We’ve got a custom build on Nukeproof’s new(ish) hardtail and it’s pretty darned sweet.
Photos by Ben Winder.
Nukeproof Solum hardtail.
We’re beginning to roll out our new series of hardtail features here on Dirt, and having already featured Stanton’s 4X frame we thought it best to go in a slightly different direction with subject two: the dark art of mountain bike dirt jumping.
Nukeproof’s Solum frame is a relatively new addition to the company’s line of bikes and frames; it’s steel, low-slung and has been designed with the input of Canadian dirt jump and freeride supremo Jack Fogelquist (who now rides for another brand), so it is certainly promising on paper. Take a look around the frame and Fogelquist’s input is clear – what we have here is a simple and effective design with some neat finishing touches.
Size: The Solum is available in two sizes: Regular (1028.4mm wheelbase) and Long (1048.4mm). Ours is a Regular and feels bang on for a rider of 5’10”.
The 44mm head tube.
Numbers: The most important numbers are pretty standard for a bike of this ilk, with 69.5º head angle (remember Stanton’s 4X comes in at 68º), 20mm BB drop and a chainstay of 385mm (as opposed to the 4X’s 400mm). The head angle and short chainstay keep things sharp for tight trails and tricks.
Gallery: a quick look around the frame.
Head angle: 69.5º
Effective top tube: 579.5/599.5mm
Recommended fork: 100mm travel.
Designed by: Jack Fogelquist and Nukeproof.
There’s more than meets the eye when it comes to the Solum; a whole host of neat finishing touches certify this as a well thought-out dirt jumper and not just any old catalogue bike.
Rear brake optional… We’ll be running one though. Also note the integrated chain tensioner.
Smooth lines and a low-slung nature keep the frame nicely out of the way, but the small details such as the integrated seat clamp and chain tensioner go the extra mile to ensure there’s as few protrusions as possible – which is nice when you’re throwing yourself at jumps and crashing out regularly. The brake hose guides are also detachable for riders “who prefer not to run a rear brake,” and although we don’t know many folk who run no brakes on an MTB it’s a nice touch to keep things neat and tidy. Up front the 44mm headtube is compatible with either 1 1/8 or tapered headtube and is apparently compatible with a hydraulic gyro for bars and whips.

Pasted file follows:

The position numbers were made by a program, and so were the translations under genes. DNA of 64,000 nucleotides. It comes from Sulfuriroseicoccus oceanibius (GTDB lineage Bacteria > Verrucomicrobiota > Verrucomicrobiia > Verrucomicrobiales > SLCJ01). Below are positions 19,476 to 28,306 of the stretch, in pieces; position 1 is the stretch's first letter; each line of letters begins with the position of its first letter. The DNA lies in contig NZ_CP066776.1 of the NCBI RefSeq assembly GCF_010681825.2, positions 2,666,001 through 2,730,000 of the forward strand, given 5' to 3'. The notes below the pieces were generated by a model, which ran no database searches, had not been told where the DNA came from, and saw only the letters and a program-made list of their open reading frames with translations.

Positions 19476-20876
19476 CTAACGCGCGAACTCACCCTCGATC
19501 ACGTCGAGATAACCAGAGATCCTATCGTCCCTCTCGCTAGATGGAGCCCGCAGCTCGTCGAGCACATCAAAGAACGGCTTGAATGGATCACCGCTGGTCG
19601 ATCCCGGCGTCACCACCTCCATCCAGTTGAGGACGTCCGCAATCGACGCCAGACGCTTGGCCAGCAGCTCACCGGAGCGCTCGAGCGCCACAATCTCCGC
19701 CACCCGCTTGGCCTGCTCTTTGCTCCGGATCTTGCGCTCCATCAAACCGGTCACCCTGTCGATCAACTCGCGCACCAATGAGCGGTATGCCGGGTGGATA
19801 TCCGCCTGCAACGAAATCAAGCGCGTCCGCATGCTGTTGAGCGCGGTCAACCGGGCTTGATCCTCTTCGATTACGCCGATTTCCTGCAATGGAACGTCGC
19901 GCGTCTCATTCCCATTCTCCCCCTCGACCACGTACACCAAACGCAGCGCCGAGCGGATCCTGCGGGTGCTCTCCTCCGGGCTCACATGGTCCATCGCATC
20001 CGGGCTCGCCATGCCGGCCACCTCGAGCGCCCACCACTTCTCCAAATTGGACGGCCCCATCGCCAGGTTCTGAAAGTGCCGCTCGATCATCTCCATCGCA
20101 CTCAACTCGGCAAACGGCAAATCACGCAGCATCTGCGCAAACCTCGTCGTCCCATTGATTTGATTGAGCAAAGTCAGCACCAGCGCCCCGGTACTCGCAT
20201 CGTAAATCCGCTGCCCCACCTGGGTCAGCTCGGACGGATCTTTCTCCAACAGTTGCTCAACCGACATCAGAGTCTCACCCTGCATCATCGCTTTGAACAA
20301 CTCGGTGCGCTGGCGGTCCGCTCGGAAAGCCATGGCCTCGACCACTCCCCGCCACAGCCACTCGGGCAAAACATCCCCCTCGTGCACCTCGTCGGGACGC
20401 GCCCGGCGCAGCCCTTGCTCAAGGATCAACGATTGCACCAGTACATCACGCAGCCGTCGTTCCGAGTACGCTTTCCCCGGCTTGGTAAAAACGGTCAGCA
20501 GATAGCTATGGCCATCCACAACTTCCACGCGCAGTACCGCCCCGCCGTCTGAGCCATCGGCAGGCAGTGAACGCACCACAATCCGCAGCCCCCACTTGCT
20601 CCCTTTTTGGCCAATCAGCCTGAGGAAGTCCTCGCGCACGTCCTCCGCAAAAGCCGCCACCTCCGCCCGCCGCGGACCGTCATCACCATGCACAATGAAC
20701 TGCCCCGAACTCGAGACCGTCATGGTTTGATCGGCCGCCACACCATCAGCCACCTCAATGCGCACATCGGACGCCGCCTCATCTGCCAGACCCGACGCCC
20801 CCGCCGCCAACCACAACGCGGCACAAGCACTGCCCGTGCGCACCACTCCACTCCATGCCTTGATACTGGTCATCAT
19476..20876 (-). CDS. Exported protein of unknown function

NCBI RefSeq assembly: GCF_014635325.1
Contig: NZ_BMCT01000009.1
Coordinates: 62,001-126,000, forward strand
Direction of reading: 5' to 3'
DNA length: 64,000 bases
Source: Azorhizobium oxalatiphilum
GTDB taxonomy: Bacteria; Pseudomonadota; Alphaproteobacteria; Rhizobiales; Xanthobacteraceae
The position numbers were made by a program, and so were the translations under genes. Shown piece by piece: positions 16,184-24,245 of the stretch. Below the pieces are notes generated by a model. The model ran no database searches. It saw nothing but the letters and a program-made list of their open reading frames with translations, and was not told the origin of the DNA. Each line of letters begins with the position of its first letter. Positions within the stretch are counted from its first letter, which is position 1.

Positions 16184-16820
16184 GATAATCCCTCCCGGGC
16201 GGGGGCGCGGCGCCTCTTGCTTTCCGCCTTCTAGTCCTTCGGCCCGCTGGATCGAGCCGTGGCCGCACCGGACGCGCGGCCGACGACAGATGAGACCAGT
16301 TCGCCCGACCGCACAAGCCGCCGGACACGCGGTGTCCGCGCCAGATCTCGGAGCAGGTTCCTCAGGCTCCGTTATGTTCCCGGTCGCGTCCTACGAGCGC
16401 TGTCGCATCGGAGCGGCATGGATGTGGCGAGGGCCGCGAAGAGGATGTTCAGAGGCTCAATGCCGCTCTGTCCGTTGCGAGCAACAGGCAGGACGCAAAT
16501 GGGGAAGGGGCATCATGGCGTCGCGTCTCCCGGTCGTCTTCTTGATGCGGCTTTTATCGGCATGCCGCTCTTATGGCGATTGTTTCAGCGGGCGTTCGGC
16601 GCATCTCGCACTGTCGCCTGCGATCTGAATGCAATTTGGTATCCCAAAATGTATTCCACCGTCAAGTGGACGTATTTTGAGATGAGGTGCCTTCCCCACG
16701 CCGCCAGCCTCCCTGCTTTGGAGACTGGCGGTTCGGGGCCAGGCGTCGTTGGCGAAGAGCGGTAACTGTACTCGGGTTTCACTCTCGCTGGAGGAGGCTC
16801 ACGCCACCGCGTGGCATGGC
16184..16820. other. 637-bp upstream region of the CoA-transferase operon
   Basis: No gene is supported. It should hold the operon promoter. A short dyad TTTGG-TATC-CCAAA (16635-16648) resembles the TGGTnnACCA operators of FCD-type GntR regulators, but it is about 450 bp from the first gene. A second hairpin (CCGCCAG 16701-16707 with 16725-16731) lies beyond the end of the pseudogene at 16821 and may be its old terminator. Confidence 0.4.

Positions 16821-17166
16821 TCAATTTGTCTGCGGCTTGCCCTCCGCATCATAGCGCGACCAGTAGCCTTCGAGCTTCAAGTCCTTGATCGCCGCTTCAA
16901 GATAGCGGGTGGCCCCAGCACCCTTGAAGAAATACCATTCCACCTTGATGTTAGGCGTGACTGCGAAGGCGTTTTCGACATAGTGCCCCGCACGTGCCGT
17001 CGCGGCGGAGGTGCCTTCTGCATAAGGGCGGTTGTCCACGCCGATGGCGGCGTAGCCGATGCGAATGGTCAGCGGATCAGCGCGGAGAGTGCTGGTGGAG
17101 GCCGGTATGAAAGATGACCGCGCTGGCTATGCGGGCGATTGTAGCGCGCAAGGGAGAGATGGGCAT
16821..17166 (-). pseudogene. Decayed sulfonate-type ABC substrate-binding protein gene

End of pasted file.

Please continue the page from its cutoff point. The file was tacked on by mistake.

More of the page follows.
The Solum is just one of those bikes that everyone in the office wants to grab and ride. It looks good, and it looks fun. It is. We’ve managed to get a few rides on the Solum at our pumptrack now and first impressions are good. There’s plenty of room in the front end to inspire confidence, the head angle is of course steeper than the Stanton we rode, but not enough so to make it feel nervous railing fast berms.
Gallery: our Solum build (as the bike is available as frame only with no build options).
It’s not the lightest (at around 25.5lbs with pedals), but that of course isn’t the point – reliability and strength, throw-ability, and space to move around the bike for tricks are areas where this bike should focus its efforts. It’s frame only (no build options), so you’ll have to pick and choose your components. We’ve got a full crop of Nukeproof components (bar, stem, wheels, seat, seatpost, grips), combined with bombproof three-piece BMX crankset (Amity cranks, Proper ring), and an Avid Elixir brake to finish things off.